Eddie Chaloner of Radiance Health provides the arguments for going private to have your varicose veins treated.

A lot of patients suffering from varicose veins wonder whether they should choose to seek private medical care or stay with the NHS provision. After all, the NHS provides a very good service for most people and, although it might not always provide the flexibility that can be achieved in the private sector, it has the very significant advantage of being free at the point of use. For various medical conditions, the NHS is still the preferred option for many patients.

For varicose veins, however, the situation is quite different. There are now several very good reasons why patients should seek vein surgery in the private sector and avoid the NHS.

Reason 1: Can I get varicose vein treatment on the NHS?

For a start, the NHS is now imposing restrictions on the provision of surgery for varicose veins in most parts of the country. In the past, patients with sore, aching or swollen legs caused by bad veins were allowed to have treatment on the Health Service including definitive operations. Unfortunately, that is no longer the case.

Over the last few years, most NHS districts have introduced lists of procedures, which are referred to as being ‘of limited clinical value’. What this means is that the operations don’t really work, or, the advantages to the patient are minimal. The list started out with procedures like cosmetic surgery, but, over the years, it has widened to include groin hernias, varicose veins, cataract surgery and now even hip and knee replacements in some patients.

It is simply not credible that all these routine operations, previously done by the thousand each year in the NHS have suddenly stopped working. The Royal College of Surgeons has issued several strongly worded statements to the effect that this restriction is simply a form of health care rationing implemented to save money.

Nevertheless the restrictions are being very firmly implemented indeed, so it is now very difficult to get your veins operated on in the Health Service unless they are so bad that they are about to give you a venous ulcer at the ankle. The restrictions have effectively eliminated the NHS option for 50% of patients suffering with varicose veins.

Reason 2: What type of surgery will I get with the NHS?

The next reason for seeking private treatment relates to the type of surgery that you will be offered on the NHS. Vein surgery has come a long way in the last 10 years – in fact, there has been something of a revolution in care with best practice moving away from the old-fashioned ‘high tie and strip’ operation towards minimally invasive procedures, most of which can be done under local anaesthetic, without the need to keep the patient in hospital and with very rapid recovery times.

Most patients prefer the minimally invasive option for these reasons and, in addition, the new techniques have a lower rate of recurrence than the old style operations, which had a 30 % recurrence rate at 5 years after surgery.

Despite the obvious advantages of the new operations such as EVLT laser treatment or VnUS closure, two-thirds of patients in the NHS still have their surgery done by the old-fashioned ‘high tie and strip’ method. At first sight, it might seem illogical for the Health Service to ignore advances in surgery, which are clearly to the benefit of patients. However, the chart below explains some of the reasons for this.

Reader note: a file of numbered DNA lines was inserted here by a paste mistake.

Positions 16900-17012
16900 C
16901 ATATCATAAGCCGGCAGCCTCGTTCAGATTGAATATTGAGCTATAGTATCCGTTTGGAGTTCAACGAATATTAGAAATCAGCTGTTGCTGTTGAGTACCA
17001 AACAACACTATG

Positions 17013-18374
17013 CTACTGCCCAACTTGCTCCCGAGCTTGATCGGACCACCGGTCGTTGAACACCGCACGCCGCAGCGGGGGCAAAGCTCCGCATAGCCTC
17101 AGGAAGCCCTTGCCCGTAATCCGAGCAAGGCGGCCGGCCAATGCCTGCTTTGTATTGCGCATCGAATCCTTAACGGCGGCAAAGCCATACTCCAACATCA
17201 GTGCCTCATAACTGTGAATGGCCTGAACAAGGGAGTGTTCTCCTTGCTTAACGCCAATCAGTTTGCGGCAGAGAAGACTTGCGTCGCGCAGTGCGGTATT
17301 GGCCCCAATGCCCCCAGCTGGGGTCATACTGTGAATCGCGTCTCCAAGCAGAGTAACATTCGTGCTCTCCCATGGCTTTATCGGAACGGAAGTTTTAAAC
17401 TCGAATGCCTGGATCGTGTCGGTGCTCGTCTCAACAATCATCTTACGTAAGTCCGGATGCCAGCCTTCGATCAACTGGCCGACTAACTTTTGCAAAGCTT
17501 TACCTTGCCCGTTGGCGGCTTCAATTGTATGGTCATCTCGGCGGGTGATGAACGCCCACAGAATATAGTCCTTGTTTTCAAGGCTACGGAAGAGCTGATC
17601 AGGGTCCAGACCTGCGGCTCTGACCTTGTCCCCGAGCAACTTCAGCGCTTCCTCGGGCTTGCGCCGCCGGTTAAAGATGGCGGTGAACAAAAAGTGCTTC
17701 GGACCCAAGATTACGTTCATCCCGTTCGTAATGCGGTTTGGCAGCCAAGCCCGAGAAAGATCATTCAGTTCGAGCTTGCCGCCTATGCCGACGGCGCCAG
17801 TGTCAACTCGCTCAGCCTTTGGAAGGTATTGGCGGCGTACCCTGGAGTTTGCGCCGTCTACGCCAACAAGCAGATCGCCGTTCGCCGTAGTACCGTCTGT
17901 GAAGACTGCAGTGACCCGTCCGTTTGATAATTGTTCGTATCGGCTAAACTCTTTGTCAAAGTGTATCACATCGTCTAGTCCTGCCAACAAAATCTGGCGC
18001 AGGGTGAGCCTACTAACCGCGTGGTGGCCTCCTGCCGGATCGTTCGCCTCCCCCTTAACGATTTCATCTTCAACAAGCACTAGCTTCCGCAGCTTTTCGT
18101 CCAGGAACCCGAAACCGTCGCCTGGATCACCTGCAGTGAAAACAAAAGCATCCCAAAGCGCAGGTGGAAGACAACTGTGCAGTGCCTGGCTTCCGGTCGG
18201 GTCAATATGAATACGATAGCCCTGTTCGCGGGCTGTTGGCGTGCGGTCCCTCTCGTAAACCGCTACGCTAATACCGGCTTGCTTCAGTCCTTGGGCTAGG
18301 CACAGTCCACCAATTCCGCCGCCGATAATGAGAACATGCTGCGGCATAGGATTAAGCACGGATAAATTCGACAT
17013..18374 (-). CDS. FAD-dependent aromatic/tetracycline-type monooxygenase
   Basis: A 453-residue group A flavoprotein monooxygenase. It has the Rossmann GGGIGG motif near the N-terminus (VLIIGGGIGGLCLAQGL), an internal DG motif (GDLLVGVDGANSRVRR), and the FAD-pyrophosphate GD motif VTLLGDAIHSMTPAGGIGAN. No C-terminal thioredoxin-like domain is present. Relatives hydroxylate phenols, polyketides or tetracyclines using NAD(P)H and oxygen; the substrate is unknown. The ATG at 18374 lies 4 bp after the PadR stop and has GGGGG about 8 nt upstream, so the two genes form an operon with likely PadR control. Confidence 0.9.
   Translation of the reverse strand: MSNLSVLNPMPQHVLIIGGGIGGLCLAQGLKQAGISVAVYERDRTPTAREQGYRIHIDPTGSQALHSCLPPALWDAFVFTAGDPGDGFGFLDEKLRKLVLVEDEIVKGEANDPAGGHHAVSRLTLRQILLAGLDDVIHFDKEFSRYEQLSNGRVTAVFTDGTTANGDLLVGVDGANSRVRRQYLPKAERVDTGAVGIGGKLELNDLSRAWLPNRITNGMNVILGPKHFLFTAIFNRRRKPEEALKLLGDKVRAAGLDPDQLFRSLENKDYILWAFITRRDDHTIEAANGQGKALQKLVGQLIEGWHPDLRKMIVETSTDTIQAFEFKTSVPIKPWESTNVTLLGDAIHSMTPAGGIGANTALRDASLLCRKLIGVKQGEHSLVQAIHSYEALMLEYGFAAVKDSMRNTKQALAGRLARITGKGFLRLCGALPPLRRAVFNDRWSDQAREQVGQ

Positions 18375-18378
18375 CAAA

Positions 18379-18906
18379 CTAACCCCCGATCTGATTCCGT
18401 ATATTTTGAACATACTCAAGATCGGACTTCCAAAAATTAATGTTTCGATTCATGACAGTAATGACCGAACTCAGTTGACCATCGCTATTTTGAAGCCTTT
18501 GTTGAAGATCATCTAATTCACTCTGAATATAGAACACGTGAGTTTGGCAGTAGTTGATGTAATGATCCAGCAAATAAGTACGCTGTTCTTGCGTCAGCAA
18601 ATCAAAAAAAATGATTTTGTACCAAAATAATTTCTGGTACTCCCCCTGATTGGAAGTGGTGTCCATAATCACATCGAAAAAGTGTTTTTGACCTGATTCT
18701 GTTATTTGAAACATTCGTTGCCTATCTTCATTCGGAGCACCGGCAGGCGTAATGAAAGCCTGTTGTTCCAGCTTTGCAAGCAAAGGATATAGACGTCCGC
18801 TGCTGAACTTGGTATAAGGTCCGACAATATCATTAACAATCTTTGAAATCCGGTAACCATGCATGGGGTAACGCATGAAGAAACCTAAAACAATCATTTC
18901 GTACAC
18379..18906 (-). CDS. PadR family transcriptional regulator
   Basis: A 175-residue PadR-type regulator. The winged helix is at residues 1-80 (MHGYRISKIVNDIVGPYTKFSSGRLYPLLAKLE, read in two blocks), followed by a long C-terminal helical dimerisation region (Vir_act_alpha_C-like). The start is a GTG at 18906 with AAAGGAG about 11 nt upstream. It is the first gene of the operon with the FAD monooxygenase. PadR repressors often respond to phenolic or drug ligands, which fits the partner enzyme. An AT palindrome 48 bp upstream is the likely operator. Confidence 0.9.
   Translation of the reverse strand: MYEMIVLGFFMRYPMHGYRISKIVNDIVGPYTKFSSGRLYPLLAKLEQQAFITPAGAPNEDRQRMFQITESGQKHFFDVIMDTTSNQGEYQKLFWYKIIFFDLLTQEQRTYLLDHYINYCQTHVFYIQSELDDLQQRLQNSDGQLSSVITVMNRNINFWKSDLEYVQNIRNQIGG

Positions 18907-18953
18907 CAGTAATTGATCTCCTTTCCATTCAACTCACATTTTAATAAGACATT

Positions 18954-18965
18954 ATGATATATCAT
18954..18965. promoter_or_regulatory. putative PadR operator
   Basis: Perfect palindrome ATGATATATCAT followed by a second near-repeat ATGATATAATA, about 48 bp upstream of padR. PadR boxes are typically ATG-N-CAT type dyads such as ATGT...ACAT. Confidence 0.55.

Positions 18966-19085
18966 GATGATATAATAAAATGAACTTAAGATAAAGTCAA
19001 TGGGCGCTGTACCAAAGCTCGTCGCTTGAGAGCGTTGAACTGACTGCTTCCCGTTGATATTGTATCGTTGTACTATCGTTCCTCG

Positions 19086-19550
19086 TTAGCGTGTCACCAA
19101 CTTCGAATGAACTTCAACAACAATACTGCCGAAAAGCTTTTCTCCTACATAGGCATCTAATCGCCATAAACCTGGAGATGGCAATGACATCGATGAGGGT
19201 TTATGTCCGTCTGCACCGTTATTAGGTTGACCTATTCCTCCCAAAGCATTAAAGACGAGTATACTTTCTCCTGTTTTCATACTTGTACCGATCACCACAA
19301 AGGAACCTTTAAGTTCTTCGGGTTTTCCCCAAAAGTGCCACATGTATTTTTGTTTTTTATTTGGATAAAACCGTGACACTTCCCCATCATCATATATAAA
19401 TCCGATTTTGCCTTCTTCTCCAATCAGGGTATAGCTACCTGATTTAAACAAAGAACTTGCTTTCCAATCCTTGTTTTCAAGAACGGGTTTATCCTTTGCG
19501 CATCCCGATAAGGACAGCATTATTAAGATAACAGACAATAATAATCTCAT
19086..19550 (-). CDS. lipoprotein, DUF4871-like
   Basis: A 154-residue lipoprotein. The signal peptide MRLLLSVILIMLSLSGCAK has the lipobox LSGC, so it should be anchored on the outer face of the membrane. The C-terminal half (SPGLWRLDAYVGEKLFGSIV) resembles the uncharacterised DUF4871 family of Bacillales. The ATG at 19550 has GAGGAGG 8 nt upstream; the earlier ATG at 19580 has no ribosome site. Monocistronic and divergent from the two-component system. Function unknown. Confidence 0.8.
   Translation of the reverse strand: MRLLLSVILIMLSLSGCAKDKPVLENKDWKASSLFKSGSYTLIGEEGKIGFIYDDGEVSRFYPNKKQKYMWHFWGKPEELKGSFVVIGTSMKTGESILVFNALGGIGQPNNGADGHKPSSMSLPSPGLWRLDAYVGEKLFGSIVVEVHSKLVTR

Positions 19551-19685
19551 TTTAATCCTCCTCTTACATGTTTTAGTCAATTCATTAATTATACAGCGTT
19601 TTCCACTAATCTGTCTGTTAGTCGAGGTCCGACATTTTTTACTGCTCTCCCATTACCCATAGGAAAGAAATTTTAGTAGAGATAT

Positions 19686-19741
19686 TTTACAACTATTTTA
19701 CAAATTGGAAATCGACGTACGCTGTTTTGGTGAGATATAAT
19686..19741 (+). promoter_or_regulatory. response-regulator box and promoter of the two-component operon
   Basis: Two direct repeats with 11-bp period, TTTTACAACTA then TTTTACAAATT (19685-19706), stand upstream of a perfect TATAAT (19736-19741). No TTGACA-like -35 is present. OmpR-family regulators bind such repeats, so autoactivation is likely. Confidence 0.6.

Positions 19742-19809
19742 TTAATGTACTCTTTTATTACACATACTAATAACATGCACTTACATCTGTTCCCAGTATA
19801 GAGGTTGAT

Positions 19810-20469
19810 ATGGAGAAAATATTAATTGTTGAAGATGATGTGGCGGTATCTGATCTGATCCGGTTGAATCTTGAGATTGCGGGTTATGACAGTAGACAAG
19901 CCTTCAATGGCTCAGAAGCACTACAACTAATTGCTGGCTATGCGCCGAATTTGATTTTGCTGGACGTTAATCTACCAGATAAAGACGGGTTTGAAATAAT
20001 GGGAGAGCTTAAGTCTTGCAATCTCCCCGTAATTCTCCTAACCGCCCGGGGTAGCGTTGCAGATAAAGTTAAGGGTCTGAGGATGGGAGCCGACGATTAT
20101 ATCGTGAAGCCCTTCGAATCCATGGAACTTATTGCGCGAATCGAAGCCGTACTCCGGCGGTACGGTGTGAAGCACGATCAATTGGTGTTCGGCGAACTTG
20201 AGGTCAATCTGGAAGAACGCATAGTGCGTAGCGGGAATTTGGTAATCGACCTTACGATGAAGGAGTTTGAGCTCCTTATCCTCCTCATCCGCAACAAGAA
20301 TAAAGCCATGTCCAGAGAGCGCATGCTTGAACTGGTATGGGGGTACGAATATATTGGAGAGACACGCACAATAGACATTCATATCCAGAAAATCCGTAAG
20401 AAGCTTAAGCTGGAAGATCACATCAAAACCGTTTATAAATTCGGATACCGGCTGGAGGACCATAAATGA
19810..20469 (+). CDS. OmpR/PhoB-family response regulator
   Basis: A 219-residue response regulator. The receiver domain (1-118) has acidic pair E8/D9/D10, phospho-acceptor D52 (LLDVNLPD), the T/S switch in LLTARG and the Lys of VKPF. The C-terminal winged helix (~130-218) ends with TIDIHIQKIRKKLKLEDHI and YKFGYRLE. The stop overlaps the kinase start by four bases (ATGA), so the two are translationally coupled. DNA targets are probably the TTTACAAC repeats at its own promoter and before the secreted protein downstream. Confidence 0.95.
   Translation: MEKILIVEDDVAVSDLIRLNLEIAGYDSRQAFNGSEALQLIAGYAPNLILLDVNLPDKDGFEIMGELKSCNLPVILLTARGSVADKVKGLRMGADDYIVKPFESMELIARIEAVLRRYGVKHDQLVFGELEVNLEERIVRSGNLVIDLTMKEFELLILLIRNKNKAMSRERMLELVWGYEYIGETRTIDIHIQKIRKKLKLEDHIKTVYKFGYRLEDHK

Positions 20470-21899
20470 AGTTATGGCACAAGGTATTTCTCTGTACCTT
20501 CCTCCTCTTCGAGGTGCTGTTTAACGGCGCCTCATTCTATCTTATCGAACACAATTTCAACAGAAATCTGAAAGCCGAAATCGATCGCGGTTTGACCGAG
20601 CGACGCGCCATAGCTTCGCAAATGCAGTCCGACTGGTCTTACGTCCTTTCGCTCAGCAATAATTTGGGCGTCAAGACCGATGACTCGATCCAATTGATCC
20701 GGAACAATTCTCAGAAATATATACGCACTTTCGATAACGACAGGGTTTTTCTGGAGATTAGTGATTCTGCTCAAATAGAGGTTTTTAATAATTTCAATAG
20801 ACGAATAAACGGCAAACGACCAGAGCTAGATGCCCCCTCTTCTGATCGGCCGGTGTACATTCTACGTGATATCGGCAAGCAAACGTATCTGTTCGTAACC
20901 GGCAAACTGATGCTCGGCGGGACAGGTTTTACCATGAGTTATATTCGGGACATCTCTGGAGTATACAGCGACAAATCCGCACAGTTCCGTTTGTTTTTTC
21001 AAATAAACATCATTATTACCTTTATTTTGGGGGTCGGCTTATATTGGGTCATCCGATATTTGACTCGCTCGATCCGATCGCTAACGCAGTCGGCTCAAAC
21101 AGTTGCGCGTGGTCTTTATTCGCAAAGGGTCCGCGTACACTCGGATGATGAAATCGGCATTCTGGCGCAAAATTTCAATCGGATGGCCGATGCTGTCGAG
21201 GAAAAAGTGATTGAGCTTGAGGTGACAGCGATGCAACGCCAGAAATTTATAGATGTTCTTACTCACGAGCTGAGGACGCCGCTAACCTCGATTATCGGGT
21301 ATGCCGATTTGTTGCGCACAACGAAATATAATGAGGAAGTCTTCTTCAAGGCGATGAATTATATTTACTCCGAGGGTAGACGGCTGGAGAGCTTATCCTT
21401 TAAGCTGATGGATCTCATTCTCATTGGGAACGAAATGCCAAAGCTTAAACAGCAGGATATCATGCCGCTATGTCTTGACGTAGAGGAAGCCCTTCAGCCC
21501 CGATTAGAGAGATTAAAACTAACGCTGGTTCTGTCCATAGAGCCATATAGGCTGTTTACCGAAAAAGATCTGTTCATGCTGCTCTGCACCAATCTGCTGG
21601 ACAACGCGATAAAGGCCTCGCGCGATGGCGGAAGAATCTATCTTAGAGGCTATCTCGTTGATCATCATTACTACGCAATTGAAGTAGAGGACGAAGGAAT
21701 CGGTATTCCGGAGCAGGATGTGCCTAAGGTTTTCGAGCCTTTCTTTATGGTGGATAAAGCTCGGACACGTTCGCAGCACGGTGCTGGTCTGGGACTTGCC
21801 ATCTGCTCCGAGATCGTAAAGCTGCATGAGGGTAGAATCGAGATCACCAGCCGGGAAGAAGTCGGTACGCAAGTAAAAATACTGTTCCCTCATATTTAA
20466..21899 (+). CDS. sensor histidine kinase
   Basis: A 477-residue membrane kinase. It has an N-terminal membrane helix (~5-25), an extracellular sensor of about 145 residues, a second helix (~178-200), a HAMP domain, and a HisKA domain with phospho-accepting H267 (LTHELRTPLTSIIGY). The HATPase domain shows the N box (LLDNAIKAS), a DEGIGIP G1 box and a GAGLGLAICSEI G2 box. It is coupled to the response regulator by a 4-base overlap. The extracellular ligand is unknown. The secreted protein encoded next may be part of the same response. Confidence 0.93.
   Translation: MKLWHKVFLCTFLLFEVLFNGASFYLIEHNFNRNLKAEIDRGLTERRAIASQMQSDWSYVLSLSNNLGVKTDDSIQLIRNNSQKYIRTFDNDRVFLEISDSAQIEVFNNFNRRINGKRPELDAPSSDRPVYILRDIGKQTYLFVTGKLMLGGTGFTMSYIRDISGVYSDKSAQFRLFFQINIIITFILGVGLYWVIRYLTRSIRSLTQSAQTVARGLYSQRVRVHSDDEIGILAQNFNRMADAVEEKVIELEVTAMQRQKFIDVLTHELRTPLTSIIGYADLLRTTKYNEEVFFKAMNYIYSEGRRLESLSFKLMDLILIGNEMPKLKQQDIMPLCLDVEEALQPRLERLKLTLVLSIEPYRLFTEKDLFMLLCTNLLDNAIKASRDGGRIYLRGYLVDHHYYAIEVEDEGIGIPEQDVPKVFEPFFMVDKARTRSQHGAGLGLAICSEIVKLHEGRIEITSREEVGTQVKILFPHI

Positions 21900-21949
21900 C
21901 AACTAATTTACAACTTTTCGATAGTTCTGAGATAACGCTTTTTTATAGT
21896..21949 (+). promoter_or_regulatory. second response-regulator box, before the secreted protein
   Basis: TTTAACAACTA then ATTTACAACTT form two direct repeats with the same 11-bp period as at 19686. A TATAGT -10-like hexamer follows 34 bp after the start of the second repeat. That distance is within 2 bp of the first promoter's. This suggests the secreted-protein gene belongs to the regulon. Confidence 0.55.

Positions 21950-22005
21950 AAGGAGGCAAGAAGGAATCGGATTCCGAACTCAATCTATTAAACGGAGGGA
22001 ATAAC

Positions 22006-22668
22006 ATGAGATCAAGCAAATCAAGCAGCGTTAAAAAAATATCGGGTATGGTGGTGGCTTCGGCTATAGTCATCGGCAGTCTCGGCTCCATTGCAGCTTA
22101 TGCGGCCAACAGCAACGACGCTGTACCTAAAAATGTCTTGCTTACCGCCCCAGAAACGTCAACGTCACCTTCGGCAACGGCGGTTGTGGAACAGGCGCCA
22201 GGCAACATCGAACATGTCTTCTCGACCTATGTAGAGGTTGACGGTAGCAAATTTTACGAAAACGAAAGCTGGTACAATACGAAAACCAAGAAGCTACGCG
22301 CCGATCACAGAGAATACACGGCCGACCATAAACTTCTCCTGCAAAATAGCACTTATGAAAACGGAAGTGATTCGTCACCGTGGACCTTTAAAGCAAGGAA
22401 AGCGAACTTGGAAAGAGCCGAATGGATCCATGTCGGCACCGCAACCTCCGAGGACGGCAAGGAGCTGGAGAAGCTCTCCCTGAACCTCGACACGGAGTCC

As can be seen, the total number of vein operations done in the NHS has been falling substantially for the last 3 years and is set to fall still further. Faced with this backdrop, NHS Trusts are unwilling to invest in the equipment and training needed for their staff to learn the new minimally invasive techniques – simply put, for the NHS, vein surgery is no longer a priority. In addition, a substantial percentage of vein surgery done in the NHS is not done by specialist vascular surgeons – patients with veins are often seen by ‘general surgeons’ who do a variety of operations other than purely on blood vessels. As non-specialists, they have less time and perhaps less incentive to take the time to learn the new and more effective vein procedures.

Reason 3: Who will actually perform your treatment?

When you visit a surgeon in the private sector, you will know, or should know, who will actually be doing your operation. In the NHS however, in most cases the person you see in the clinic will not be the person performing the operation. In most hospitals, lists are ‘pooled’ as this is thought to improve efficiency and help Trusts hit centrally imposed waiting time targets. The majority of the varicose veins treated in the NHS are not operated on by consultant surgeons and not even operated on by specialist vascular surgeons. Most cases are done either by surgeons in training or by other surgical staff. A relatively small percentage of cases are personally performed by specialist consultant vein surgeons for whom vein surgery constitutes the majority of their practice.

So in conclusion, although it is possible to get the latest vein treatments done in the NHS by a consultant vascular surgeon with a particular interest in vein operations, this is the exception rather than the rule. In the majority of NHS hospitals, vein operations are carried out by non-specialist, non-consultant grade staff using outdated and less effective open surgical techniques.

If you want the choice of the latest minimally invasive, local anaesthetic techniques carried out by the specialist of your choice, then the easiest way to get this is in the private medical sector.

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